Mom of Terminally-Ill Baby Says Nurse Told Her She 'Can Always Have Another One'

The mom of a terminally-ill baby who is just one of six children in the world with a rare genetic condition says she was told by a nurse that "You can always have another one."

Phoebe Elliot, 26, says she regularly gets insensitive comments from complete strangers about her daughter Maisie, who suffers from Galloway-Mowat syndrome 6.

The extremely rare genetic disorder means the 5-month-old struggles to see, eat and move, and is unlikely to survive into late childhood.

Maisie is also believed to be one of only six people in the world to be diagnosed with the life-limiting condition.

Phoebe Elliot with baby
Phoebe Elliot's daughter Maisie is just one of six children in the world with a rare genetic condition called "Galloway-Mowat syndrome 6." Matthew Newby/Zenger

Despite the tragic prognosis, Elliot says people are often rude and make inappropriate comments and she wants to raise awareness of Maisie's plight.

She claims one nurse even said to her "you can always have another one" while other people come up to her on the street and ask: "What's wrong with your baby?"

Mom-of-two Elliot said one person told her, "She'll get better, chin up," even after revealing the devastating details of Maisie's illness.

Elliot, of Droitwich, Worcestershire, England, said: "Galloway-Mowat syndrome is terminal and it will affect her livers and kidneys, she won't be verbal or mobile.

"People will come up to me and say 'what's wrong with her?' or 'she's very small isn't she?' or 'she'll get better, chin up.'

"When things are progressing and getting worse and you know that she won't get better it's very challenging.

Maisie Elliot
Maisie Elliot has an extremely rare genetic disorder called "Galloway-Mowat syndrome 6," which means the 5-month-old struggles to see, eat and move, and is unlikely to survive into late childhood. Matthew Newby/Zenger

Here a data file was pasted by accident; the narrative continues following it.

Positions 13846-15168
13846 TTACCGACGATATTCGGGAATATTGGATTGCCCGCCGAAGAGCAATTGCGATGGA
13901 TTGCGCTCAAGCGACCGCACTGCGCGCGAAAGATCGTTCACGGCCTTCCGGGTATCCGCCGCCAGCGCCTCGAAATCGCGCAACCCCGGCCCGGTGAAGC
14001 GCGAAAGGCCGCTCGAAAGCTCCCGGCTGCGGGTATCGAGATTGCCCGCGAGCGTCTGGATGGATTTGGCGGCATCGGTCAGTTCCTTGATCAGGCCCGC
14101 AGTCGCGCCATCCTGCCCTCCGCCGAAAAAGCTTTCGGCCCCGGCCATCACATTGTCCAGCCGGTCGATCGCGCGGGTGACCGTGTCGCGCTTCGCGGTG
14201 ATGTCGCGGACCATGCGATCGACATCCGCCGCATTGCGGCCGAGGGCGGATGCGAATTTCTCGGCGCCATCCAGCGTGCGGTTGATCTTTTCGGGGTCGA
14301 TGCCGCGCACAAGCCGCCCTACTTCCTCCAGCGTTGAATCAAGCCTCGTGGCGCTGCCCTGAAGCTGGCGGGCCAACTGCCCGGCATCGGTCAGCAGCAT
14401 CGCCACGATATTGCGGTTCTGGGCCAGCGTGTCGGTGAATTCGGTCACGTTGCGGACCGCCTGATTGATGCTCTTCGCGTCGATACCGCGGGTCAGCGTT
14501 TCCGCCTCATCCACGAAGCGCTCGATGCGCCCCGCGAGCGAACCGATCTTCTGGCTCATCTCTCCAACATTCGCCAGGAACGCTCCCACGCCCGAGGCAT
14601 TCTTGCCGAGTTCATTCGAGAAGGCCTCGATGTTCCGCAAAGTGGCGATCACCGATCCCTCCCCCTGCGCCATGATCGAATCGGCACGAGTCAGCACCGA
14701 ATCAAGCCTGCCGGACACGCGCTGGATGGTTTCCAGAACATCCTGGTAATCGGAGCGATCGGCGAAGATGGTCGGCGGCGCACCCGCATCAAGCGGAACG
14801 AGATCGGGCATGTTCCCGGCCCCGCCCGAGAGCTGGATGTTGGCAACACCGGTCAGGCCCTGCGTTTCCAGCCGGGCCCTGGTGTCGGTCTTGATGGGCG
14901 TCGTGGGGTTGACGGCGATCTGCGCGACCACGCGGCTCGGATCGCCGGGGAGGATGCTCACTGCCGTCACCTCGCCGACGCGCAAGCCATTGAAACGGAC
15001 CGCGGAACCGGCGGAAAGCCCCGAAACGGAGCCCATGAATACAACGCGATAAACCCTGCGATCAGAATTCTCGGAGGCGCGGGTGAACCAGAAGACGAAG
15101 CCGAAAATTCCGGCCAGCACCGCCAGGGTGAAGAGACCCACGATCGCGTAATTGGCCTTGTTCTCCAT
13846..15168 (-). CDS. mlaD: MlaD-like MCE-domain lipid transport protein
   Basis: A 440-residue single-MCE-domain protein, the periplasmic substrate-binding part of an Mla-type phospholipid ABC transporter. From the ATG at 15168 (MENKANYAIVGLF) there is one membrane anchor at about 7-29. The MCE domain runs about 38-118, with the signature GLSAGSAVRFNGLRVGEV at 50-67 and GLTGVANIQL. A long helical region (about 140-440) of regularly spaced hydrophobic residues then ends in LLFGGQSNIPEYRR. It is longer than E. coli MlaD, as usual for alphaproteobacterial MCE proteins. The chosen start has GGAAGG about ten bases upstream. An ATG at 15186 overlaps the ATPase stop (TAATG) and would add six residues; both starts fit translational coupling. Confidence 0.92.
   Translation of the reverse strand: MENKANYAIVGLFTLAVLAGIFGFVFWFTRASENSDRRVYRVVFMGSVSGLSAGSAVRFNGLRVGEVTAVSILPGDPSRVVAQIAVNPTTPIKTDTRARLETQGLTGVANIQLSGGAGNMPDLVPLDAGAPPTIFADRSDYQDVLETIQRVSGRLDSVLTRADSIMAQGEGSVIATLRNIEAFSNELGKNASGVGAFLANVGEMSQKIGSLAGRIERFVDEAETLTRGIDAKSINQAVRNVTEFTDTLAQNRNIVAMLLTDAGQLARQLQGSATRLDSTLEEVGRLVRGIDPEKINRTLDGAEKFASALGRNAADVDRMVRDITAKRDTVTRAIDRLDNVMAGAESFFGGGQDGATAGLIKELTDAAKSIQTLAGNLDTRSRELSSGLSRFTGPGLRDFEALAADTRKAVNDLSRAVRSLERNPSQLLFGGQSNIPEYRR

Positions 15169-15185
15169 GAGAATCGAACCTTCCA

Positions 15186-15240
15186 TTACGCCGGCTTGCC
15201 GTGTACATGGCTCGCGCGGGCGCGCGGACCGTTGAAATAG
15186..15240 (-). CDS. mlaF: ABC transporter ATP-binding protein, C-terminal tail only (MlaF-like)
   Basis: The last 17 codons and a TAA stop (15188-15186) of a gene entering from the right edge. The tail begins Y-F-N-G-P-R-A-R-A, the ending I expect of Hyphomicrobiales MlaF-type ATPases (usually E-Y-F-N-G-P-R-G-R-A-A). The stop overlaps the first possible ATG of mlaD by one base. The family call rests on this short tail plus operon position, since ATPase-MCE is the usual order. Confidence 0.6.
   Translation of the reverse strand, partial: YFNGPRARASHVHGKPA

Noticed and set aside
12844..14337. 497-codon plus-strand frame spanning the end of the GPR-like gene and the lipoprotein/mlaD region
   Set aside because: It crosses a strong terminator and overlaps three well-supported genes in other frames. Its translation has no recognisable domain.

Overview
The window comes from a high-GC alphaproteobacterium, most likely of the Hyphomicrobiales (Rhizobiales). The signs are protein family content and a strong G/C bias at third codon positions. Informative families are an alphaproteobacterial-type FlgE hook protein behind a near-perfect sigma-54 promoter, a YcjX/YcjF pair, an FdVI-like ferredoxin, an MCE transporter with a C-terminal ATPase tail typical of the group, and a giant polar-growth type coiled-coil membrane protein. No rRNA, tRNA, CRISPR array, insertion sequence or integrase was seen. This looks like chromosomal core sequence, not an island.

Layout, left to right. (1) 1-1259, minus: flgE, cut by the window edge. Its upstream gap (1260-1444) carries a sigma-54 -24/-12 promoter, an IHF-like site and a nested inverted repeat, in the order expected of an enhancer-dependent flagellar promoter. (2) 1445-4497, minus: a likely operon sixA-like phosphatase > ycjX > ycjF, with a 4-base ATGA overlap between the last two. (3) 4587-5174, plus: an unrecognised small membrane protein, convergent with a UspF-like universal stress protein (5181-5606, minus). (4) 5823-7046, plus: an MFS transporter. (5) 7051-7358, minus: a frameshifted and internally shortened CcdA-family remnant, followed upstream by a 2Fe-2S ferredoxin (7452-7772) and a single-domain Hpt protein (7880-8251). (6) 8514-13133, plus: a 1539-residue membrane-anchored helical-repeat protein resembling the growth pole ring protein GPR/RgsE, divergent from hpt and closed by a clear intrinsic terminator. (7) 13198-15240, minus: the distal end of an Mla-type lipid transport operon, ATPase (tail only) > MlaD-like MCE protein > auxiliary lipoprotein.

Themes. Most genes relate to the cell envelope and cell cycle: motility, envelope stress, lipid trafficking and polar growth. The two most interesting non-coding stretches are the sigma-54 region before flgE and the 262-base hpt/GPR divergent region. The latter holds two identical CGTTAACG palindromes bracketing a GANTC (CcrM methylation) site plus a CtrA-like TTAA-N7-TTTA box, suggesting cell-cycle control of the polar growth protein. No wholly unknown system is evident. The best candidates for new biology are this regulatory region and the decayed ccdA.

"One nurse even said 'you can always have another' which is so insensitive.

"We actually couldn't even have another child if we wanted to and we had to go through fertility to have Maisie and I had an emergency caesarian.

"The staff at the time advised me not to have more children so for a nurse to say that to me was pretty shocking.

"I just thought it was so insensitive to be honest. I wouldn't expect that from anyone, you can't just exactly replace your child.

"In hospital the nurses were also making constant little digs about my weight and said maybe that was why Maisie was so small.

"I wasn't there to be lectured about my size. I think it's terrible.

"I was told by one nurse she was that tiny because I was so obese, I'm not skinny but I'm only a size 12.

"But I just really want to make people aware of Maisie's condition to stop more hurtful comments.

"People see our disability badge and try and peer into the car to take a look.

Maisie Elliot
Maisie is also believed to be one of only six people in the world to be diagnosed with the life-limiting condition. Matthew Newby/Zenger

"One woman was saying 'what's wrong with her.' I told her it was terminal but she just said 'oh, it'll be fine.'

"I know a stranger doesn't know the full story but I just want people to think and be a little more considerate."

Elliot gave birth to Maisie five weeks prematurely at Worcester Royal Hospital on December 16.

In addition to Galloway-Mowat syndrome 6, Maisie has primordial dwarfism and is unable to eat by herself, so she relies on a feeding tube and pump.

Elliot is hoping to raise money so they can enjoy special days out together to create some lasting memories for their family.

Elliot, who lives with husband James, 28, and their 3-year-old son Harry, said: "It was a shock when she was diagnosed and obviously we had a few down days knowing that her life was very limited.

"But we are just trying to keep positive and be led by her, we want to stay strong for her. We want to treasure every day.

"Part of her syndrome is uncontrollable crying. The only thing that keeps her happy is a little disco ball. It's only light that makes her happy, so it's really hard.

"The oldest child that had it lived up to the age of 14, but Maisie has a more severe case so her life expectancy is until early childhood.

"We have a GoFundMe for some sensory lights and for her and her little brother to make some special memories together."

This story was provided to Newsweek by Zenger News.